Daniel Schümperli

Kathrin Meyer3
Smita Saxena2
Songkai Liu2
Marc-David Ruepp2
3Kathrin Meyer
2Smita Saxena
2Songkai Liu
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Invariant Natural Killer T cells (iNKT) are a versatile lymphocyte subset with important roles in both host defense and immunological tolerance. They express a highly conserved TCR which mediates recognition of the non-polymorphic, lipid-binding molecule CD1d. The structure of human iNKT TCRs is unique in that only one of the six complementarity determining(More)
Cleavage/polyadenylation of mRNAs and 3' processing of replication-dependent histone transcripts are both mediated by large complexes that share several protein components. Functional studies of these shared proteins are complicated by the cooperative binding of the individual subunits. For CstF-64, an additional difficulty is that symplekin and CstF-77(More)
Human immunodeficiency virus 1 (HIV-1) multiplication depends on a cellular protein, cyclophilin A (CyPA), that gets integrated into viral particles. Because CyPA is not required for cell viability, we attempted to block its synthesis in order to inhibit HIV-1 replication. For this purpose, we used antisense U7 small nuclear RNAs (snRNAs) that disturb CyPA(More)
Tricyclo (tc)-DNA belongs to the class of conformationally constrained DNA analogs that show enhanced binding properties to DNA and RNA. We prepared tc-oligonucleotides up to 17 nt in length, and evaluated their binding efficiency and selectivity towards complementary RNA, their biological stability in serum, their RNase H inducing potential and their(More)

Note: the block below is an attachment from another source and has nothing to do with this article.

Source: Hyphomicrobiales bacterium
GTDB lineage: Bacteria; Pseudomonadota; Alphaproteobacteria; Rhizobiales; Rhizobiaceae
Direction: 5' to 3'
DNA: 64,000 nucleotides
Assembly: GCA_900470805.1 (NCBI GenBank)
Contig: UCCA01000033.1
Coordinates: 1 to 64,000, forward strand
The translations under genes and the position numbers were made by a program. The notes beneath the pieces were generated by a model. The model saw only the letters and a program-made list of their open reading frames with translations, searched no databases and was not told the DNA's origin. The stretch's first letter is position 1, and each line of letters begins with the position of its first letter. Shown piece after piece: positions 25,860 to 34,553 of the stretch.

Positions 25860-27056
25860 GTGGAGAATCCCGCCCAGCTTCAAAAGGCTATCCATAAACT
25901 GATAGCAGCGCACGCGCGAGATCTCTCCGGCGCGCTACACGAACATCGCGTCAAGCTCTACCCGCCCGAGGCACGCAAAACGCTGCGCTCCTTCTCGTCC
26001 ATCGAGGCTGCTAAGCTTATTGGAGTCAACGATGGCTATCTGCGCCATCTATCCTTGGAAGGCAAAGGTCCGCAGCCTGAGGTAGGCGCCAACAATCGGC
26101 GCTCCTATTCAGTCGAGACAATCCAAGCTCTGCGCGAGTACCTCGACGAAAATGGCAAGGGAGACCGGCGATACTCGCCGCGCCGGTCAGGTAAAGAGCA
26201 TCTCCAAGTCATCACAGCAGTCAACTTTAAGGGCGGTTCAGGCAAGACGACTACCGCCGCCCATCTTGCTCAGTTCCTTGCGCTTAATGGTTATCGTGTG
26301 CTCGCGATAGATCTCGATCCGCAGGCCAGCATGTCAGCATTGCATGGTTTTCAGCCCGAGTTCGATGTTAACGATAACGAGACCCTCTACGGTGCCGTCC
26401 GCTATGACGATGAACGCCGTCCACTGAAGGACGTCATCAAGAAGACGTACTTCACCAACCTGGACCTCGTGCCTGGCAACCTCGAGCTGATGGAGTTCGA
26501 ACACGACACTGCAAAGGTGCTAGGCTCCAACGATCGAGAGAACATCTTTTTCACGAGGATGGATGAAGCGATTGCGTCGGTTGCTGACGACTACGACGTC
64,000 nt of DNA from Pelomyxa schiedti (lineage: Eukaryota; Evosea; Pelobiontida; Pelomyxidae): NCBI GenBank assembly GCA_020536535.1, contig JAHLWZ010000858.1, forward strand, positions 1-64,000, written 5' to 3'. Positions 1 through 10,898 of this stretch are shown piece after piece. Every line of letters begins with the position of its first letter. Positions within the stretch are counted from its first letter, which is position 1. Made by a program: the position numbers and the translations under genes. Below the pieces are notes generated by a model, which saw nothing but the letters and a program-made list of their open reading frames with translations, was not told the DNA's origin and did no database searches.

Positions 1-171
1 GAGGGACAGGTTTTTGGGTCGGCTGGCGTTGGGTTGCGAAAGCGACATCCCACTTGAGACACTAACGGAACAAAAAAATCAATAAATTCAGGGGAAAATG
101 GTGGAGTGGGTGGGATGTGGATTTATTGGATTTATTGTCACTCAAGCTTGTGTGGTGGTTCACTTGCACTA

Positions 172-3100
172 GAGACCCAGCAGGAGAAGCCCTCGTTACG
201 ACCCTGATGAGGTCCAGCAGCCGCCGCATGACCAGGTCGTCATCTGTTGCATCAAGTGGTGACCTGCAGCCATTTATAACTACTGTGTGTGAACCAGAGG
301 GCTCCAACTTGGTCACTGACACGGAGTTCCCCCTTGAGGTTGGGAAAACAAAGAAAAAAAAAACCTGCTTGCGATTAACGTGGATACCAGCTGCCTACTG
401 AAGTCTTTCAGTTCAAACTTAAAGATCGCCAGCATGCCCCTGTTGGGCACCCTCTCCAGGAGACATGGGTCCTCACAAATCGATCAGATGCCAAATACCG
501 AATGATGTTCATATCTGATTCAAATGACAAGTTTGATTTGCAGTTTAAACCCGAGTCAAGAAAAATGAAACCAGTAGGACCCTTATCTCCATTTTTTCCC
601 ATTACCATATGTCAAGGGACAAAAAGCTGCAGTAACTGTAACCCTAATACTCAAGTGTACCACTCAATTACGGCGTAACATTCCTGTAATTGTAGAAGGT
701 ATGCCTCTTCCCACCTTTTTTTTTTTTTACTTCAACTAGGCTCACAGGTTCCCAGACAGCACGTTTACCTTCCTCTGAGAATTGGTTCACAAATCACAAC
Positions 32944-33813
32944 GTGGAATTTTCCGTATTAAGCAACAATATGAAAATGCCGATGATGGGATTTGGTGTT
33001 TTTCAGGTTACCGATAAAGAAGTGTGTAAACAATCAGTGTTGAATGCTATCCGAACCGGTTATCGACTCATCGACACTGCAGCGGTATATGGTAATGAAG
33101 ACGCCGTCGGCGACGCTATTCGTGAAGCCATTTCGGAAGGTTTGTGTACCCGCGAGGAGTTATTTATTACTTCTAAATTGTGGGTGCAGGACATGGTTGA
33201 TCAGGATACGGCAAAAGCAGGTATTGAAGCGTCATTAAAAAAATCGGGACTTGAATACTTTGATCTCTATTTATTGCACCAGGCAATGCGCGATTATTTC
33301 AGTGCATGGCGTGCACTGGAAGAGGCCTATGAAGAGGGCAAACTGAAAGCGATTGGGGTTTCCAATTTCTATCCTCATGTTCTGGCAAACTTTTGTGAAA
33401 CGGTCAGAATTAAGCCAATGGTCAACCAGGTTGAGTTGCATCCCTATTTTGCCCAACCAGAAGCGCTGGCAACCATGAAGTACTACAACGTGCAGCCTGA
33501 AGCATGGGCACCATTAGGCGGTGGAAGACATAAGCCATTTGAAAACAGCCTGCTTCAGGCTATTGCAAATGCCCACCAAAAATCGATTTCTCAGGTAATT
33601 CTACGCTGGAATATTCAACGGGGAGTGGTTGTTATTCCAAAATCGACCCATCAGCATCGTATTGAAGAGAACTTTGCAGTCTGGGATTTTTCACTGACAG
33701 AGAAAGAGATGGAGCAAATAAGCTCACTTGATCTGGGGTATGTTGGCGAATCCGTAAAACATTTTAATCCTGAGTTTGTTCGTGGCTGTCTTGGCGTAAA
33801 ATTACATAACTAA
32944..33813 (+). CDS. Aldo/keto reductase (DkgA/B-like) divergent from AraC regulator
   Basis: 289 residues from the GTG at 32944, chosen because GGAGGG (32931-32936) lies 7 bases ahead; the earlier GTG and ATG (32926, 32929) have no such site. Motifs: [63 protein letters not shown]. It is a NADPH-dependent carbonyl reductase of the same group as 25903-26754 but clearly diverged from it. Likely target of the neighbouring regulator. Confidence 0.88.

The nuclear antisense properties of a series of tricyclo (tc)-DNA oligonucleotide 9-15mers, targeted against the 3' and 5' splice sites of exon 4 of cyclophilin A (CyPA) pre-mRNA, were evaluated in HeLa cells and compared with those of corresponding LNA-oligonucleotides. While the 9mers showed no significant antisense effect, the 11-15mers induced exon 4(More)
Spinal muscular atrophy (SMA) is characterized by motoneuron loss and muscle weakness. However, the structural and functional deficits that lead to the impairment of the neuromuscular system remain poorly defined. By electron microscopy, we previously found that neuromuscular junctions (NMJs) and muscle fibres of the diaphragm are among the earliest(More)
  • Katarzyna Dorota Raczynska, Marc-David Ruepp, Aleksandra Brzek, Stefan Reber, Valentina Romeo, Barbara Rindlisbacher +4 others
  • 2015
Replication-dependent histone genes are up-regulated during the G1/S phase transition to meet the requirement for histones to package the newly synthesized DNA. In mammalian cells, this increment is achieved by enhanced transcription and 3' end processing. The non-polyadenylated histone mRNA 3' ends are generated by a unique mechanism involving the U7 small(More)
  • Sandra I Duque, W David Arnold, Philipp Odermatt, Xiaohui Li, Paul N Porensky, Leah Schmelzer +5 others
  • 2015
OBJECTIVES Spinal muscular atrophy (SMA) is caused by reduced levels of survival motor neuron (SMN) protein, which results in motoneuron loss. Therapeutic strategies to increase SMN levels including drug compounds, antisense oligonucleotides, and scAAV9 gene therapy have proved effective in mice. We wished to determine whether reduction of SMN in postnatal(More)
  • Qing Huo, Melis Kayikci, Philipp Odermatt, Kathrin Meyer, Olivia Michels, Smita Saxena +2 others
  • 2014
Spinal Muscular Atrophy (SMA) is caused by deletions or mutations in the Survival Motor Neuron 1 (SMN1) gene. The second gene copy, SMN2, produces some, but not enough, functional SMN protein. SMN is essential to assemble small nuclear ribonucleoproteins (snRNPs) that form the spliceosome. However, it is not clear whether SMA is caused by defects in this(More)